One of the easiest to use free satpix sites is <>.

Pull up any map, and then click on the "Satellite" link in the upper
right corner.

It's something they've added recently, and still listed as "beta".


Subject: Re: Schools Prohibit Personal E-mail Sites
From: Dean M. <>
Organization: SBC
Date: Sat, 04 Jun 2005 02:24:28 GMT

On Fri, 03 Jun 2005 14:08:06 -0700, <> wrote:

> Steve Sobol wrote:

>> Not completely true. Private employers don't have to worry about First
>> Amendment issues; public school districts do. However, there are
>> probably ways to avoid those issues.

> The rights of free speech and assembly does not say the govt has
> to provide you the platform or medium for your activities.  For
> that you're on your own.

> A student on his own home computer on his private (not school issued)
> email or web account could do pretty much anything he/she wants,
> subject to standard law that everybody has to obey.  Likewise, any
> student may stand at the entrance of his school and hand out leaflets
> to students.  That's all classic stuff.

> But when the student uses school-owned facilities for personal
> expression, it's another story.  Students do not have a right of free
> speech in the school newspaper -- the publisher (the school) has the
> ultimate say, just as the publisher of any newspaper has the ultimate
> say in what goes in.  Likewise for electronic transmissions -- the
> hosts of web sites, chat rooms, email networks, etc., have ultimate
> control.

> It is important to remember that publishers and electronic hosts are
> ultimately legally responsible and liable for stuff they 'publish'.
> This is particularly important when dealing with kids because (1) the
> original kid who put out something bad may be immune to suit on
> account of being a minor and (2) the victim of something bad may be a
> minor and as such have additional rights of law.  In other words, if
> some kids snaps a cellphone photo of another kid naked and then
> publishes it on the school's media, the school would in a heck of a
> lot of trouble.  This has happened and school officials were in a big
> mess for failing to protect and control their networks from such
> actions.

> The courts have issued varied rulings on this.  Sometimes schools are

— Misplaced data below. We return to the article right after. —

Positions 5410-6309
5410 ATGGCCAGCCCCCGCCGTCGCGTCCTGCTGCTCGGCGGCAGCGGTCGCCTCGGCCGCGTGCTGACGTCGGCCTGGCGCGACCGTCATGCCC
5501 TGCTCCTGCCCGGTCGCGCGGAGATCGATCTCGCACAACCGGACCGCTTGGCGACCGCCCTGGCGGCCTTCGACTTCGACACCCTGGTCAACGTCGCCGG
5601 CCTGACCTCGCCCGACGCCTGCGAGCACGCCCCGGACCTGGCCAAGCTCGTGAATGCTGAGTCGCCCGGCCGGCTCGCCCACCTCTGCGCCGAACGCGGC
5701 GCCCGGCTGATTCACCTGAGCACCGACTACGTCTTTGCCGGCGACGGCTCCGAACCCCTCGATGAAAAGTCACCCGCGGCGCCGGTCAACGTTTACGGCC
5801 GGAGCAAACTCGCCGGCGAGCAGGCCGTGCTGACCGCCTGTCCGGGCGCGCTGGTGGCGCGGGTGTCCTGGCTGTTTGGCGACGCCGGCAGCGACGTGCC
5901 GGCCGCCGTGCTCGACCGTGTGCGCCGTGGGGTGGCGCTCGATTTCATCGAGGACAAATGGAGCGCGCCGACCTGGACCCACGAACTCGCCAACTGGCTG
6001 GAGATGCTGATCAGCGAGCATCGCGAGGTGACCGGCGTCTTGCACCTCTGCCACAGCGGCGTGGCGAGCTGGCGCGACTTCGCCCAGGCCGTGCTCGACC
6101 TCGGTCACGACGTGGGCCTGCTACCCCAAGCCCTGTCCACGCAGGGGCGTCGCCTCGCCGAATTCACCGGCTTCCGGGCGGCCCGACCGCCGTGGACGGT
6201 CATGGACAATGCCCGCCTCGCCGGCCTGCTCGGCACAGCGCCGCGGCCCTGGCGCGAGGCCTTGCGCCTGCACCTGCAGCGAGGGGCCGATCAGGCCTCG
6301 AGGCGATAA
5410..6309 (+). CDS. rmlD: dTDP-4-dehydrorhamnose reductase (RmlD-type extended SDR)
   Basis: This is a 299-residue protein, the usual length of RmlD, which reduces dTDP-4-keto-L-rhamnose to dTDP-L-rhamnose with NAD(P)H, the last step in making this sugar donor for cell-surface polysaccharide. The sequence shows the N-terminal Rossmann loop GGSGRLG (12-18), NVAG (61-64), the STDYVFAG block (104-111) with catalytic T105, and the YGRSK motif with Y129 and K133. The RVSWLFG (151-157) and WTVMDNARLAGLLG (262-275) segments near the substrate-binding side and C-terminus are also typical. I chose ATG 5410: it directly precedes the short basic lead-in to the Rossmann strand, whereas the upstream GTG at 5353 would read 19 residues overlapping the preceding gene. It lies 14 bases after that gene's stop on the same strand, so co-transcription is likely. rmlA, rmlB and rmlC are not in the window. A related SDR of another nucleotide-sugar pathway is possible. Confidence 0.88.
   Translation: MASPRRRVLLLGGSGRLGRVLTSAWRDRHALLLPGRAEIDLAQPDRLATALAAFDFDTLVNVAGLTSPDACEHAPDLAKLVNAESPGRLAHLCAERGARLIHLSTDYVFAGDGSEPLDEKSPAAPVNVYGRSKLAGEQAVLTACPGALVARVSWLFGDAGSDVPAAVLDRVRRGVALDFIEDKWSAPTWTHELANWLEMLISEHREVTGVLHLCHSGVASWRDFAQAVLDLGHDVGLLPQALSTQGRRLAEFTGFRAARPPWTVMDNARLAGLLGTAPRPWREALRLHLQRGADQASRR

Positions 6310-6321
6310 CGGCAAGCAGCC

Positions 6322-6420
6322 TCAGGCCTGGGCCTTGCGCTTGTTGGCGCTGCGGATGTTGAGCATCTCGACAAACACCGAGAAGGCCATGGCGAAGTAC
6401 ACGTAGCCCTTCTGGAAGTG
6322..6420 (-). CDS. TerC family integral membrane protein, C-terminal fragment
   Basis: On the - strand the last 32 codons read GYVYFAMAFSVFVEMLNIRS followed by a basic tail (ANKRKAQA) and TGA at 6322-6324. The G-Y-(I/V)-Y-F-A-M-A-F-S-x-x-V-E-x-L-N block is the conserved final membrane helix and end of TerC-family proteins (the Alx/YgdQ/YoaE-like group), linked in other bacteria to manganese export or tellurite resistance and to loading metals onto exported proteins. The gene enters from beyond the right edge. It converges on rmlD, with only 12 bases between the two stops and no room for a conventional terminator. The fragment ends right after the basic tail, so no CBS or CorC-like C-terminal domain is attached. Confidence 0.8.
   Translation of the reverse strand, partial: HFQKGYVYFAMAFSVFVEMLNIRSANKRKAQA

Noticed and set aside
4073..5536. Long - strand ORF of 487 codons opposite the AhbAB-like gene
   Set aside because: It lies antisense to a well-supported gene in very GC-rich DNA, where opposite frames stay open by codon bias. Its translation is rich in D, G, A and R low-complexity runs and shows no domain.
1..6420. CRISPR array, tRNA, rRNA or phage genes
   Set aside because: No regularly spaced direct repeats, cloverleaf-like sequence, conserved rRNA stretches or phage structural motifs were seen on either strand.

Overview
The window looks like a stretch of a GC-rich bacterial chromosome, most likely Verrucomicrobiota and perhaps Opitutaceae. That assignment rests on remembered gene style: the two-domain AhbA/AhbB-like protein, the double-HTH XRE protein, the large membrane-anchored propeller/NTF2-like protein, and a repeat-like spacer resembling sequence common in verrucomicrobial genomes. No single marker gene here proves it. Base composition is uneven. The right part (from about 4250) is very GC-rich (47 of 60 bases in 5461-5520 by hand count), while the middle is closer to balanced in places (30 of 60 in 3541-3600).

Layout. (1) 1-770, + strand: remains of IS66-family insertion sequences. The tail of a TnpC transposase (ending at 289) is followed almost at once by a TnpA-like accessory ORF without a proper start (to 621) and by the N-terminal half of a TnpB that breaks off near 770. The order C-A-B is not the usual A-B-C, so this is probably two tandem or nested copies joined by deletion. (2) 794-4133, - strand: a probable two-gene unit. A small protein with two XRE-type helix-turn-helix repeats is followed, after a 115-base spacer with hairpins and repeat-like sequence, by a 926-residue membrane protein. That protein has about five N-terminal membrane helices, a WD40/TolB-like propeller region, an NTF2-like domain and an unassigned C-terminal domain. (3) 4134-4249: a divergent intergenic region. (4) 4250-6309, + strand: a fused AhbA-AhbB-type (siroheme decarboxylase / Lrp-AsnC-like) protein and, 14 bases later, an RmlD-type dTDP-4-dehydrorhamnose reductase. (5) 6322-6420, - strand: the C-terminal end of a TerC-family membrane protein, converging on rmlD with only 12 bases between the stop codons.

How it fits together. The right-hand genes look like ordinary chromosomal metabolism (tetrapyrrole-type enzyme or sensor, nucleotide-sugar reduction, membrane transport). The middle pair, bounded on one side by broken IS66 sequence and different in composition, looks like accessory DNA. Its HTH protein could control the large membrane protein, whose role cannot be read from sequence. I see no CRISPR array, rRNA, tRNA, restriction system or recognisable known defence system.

> between in a rock and a hard place -- sometimes they are forced by the
> courts to let kids publish crap and then they're the ones who get sued
> over it.  Schools have to play all sorts of games to cover themselves.

> Accordingly, we see rules like this -- banning some student activity --
> so the school can protect itself.  Given out litigous world and the
> fact some kids can be incredibly cruel -- I don't blame the school.

> This isn't anything actually new.  Even in my day there were a lot of
> stupid school rules for legal reasons.  For instance, we were
> forbidden to leave school grounds during lunch and the school
> aggressively enforced it -- even having the cops raid local lunch
> stops.  The thing was, during the school day if a kid got into any
> kind of trouble (ie hit by a car) the school was liable.  Also,
> teachers/staff were forbidden to transport students in their personal
> cars (ie give a kid a ride home in a rainstorm) due to liability risk.

> When I was in elementary school and learning weights and measures, we
> had to bring in sample ads from the newspapers as examples.  It turned
> out most of us found liquor ads.  The teacher was very upset.  It
> wasn't of course our fault, but the teacher was worried --
> realistically -- of having an elemetary school classroom full of
> liquor ads.

Forgive my ignorance, but if this whole exercise on the part of public
schools is simply aimed at reducing their liablility exposure, how do
the private schools others mentioned get around that issue? As you
point out, we do inhabit a litigious society so I can't imagine
private schools don't care about lawsuits. And I'm sure kids attending
private school can be just as cruel. What gives? Do private schools
reduce their liability by monitoring whereas public schools are not
allowed to monitor email? Seems to me that if they're blocking sites,
they're already monitoring, no? I don't get it. Why take away a
valuable tool from all the kids for the possible stupidity of a few?